Marie Jacinthe de Botidoux to Martha Jefferson (Randolph)

je nai pas pue te voir ma chere jefferson il ma même été impossible de t’ecrire avant aujourd’hui ta lettre de dimanche ma fort inquiéttee je ne peut mimaginer quelle est cet evenement [. . .] terrible que tu m’annonces1 ecris le moi je tempris je j’ai manque de te voir hiere parceque jetois engagèe et maman [. . .] na pas voulu absolument que j’y aille je tenvois ma très chere ce billet par arkw arkright à cause de la musique de tarrare et du poeme que je tenvois aussi il y á trois exemplaires2 de calpisy comme c’est la chanson la plus a la mode que tu puisses3 endonner ma lettre est bien courte mais ce c’est un petit billet de matins

dis bien des choses4 a annesley et quelle a une maniere de repondre a mes lettres qui me charme et que je suis enverité très faché d’etre5 si loing d’elle et de ne pouvoir lui dire tout ce que je pense sur son conte

mille choses6 a toute la maison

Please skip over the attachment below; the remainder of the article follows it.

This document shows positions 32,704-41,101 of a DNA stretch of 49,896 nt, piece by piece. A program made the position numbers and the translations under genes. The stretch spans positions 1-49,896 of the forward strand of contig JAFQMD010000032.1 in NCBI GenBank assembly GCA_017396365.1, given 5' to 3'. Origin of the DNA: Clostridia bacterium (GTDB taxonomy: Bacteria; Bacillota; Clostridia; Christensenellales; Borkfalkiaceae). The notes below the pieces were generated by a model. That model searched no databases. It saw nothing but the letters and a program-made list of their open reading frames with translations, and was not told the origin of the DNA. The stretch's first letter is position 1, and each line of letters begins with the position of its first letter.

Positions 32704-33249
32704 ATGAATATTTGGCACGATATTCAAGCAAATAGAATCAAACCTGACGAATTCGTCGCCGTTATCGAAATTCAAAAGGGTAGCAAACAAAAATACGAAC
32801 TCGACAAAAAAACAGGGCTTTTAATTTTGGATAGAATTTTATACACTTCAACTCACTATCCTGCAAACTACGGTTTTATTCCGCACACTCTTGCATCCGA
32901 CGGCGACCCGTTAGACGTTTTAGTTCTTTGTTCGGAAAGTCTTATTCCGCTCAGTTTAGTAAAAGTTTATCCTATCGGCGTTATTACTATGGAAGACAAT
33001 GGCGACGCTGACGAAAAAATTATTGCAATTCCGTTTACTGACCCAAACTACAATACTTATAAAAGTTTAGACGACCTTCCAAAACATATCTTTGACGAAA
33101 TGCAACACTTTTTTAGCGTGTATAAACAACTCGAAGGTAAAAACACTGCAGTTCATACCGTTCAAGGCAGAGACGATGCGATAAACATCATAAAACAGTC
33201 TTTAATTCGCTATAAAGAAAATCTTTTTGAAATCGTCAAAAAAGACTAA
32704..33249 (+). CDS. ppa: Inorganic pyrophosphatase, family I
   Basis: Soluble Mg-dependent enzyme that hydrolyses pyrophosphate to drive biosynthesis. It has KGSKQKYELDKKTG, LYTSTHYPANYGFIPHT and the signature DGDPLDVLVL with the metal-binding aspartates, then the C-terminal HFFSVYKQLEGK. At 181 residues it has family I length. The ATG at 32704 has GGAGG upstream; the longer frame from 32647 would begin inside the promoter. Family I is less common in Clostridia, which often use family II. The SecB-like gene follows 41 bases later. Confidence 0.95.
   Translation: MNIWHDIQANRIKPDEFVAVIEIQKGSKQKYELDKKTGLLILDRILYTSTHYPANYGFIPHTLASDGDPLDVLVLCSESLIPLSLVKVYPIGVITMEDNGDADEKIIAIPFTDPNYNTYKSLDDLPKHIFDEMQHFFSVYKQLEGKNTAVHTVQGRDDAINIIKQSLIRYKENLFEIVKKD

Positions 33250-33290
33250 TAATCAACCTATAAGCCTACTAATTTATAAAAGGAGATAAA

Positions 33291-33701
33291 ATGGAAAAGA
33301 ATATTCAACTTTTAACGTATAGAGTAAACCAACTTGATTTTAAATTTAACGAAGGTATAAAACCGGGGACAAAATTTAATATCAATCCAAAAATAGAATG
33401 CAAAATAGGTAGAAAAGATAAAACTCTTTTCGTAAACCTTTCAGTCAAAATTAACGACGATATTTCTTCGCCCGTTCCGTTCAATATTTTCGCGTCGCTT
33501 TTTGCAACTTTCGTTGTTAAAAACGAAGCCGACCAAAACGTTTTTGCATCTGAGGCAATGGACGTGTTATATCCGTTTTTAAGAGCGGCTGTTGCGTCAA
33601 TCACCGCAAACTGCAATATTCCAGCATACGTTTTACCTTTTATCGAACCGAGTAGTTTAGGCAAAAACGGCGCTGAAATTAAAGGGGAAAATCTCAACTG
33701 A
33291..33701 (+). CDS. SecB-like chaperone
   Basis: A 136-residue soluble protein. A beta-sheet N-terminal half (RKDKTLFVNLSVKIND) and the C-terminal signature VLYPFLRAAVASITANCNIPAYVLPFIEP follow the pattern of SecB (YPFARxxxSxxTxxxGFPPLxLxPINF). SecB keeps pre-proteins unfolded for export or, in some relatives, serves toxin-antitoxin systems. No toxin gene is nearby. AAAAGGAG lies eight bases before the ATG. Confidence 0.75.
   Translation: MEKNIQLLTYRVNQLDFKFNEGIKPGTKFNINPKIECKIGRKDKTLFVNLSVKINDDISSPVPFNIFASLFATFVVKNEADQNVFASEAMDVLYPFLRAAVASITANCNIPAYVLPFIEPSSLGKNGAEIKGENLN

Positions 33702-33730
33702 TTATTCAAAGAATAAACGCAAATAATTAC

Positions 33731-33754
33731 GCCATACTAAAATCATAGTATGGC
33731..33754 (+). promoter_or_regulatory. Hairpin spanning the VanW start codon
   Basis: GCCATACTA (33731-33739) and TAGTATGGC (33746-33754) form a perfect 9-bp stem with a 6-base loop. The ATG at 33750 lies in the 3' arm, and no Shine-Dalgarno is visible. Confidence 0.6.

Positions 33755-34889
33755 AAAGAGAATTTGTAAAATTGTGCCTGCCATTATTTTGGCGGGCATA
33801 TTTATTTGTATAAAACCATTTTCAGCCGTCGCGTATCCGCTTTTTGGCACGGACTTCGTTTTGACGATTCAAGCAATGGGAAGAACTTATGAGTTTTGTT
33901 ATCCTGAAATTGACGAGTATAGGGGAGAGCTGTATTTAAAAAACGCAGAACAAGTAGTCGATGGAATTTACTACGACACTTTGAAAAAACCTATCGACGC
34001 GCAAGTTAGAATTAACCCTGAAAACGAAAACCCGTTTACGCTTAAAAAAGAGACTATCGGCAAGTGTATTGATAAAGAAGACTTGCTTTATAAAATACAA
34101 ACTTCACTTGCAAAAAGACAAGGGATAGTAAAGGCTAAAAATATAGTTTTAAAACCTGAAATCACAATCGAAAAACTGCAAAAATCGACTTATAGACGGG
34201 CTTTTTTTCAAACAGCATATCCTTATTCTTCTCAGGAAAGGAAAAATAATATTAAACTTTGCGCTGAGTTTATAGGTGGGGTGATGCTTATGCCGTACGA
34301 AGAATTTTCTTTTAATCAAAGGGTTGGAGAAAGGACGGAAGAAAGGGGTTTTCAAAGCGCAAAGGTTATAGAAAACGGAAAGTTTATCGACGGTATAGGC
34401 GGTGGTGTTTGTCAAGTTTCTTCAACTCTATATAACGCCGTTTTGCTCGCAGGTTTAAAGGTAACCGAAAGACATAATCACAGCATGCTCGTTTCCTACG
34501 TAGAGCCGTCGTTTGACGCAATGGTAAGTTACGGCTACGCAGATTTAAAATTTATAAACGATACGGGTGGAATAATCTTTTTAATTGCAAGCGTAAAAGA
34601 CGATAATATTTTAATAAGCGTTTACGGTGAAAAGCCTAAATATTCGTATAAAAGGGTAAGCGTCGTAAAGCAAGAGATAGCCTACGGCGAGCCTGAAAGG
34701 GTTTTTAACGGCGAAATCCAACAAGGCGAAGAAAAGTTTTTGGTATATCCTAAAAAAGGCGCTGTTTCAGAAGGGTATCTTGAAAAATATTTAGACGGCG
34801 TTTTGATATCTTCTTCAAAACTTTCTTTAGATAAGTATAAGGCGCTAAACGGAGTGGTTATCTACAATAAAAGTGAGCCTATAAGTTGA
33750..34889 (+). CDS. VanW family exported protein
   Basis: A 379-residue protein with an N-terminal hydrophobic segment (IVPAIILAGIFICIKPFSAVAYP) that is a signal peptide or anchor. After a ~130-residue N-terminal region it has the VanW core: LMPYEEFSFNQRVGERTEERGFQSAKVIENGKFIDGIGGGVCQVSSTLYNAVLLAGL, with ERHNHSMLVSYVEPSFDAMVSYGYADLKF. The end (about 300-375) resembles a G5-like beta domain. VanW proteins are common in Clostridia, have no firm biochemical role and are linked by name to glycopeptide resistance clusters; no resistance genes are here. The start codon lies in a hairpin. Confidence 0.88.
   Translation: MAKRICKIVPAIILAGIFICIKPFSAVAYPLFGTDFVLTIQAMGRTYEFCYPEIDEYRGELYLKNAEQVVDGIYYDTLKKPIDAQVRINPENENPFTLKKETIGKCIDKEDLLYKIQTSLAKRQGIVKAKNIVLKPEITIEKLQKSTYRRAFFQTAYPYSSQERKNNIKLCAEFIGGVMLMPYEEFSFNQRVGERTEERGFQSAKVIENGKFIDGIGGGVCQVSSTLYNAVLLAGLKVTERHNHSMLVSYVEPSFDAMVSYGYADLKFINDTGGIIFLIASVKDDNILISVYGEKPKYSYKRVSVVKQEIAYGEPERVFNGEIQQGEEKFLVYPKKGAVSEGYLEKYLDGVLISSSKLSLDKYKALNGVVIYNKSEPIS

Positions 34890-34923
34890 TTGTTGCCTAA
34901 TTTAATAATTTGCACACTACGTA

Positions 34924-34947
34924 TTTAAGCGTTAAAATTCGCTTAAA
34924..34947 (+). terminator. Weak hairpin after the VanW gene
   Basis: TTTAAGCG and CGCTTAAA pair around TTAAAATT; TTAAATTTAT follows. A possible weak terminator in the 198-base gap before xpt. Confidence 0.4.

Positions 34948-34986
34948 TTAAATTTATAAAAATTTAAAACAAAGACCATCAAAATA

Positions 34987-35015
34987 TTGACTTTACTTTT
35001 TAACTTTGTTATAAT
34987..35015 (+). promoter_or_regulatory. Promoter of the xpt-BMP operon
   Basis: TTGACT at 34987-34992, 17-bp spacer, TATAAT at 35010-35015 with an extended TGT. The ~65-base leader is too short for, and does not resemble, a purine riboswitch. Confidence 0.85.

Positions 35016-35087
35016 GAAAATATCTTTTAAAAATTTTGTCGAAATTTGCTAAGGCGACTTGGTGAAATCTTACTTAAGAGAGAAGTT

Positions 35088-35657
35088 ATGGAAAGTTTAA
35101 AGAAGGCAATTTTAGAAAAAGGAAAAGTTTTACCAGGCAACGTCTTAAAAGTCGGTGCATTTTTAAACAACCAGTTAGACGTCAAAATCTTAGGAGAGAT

editors’ translation

My dear Jefferson, I have been unable to see you. Even writing to you was impossible until today. Your letter from Sunday greatly worried me. I cannot imagine what this terrible event is that you announce to me. Please write to me about it. I missed seeing you yesterday because I was busy, and mother absolutely did not want me to go there. My very dear one, I am forwarding you this note through Arkright because of the music of Tarare and the poem that I am also sending. There are three copies of Calpisy, the song most in fashion, so that you may give some away. My letter is very short, but it merely is a little morning note

Give my regards to Annesley and tell her that her way of answering my letters is charming and that I am really very upset to be so far from her and unable to tell her what I think of her

A thousand regards to the whole house

RC (ViCMRL, on deposit, ViU: Botidoux Letters, #5385-aa); partially dated; addressed: “A Mademoiselle Mademoiselle De [. . .] Jefferson.” Translation by Dr. Roland H. Simon.

tarare, an opera composed by Antonio Salieri to a French libretto by Pierre Caron de Beaumarchais, was first performed at the Théatre de l’Académie-Royale de Musique in Paris on 8 June 1787. In Act 4 the character Calpigy (calpisy), angrily condemns King Atar’s abuse of power with the aria, “Va! l’abus du pouvoir suprême” (John A. Rice, Antonio Salieri and Viennese Opera [1998], 392–400).

1Manuscript: “m’anonce.”
2Manuscript: “exemplaire.”
3Manuscript: “puisse.”
4Manuscript: “chose.”
5Manuscript: “d’etres.”
6Manuscript: “chose.”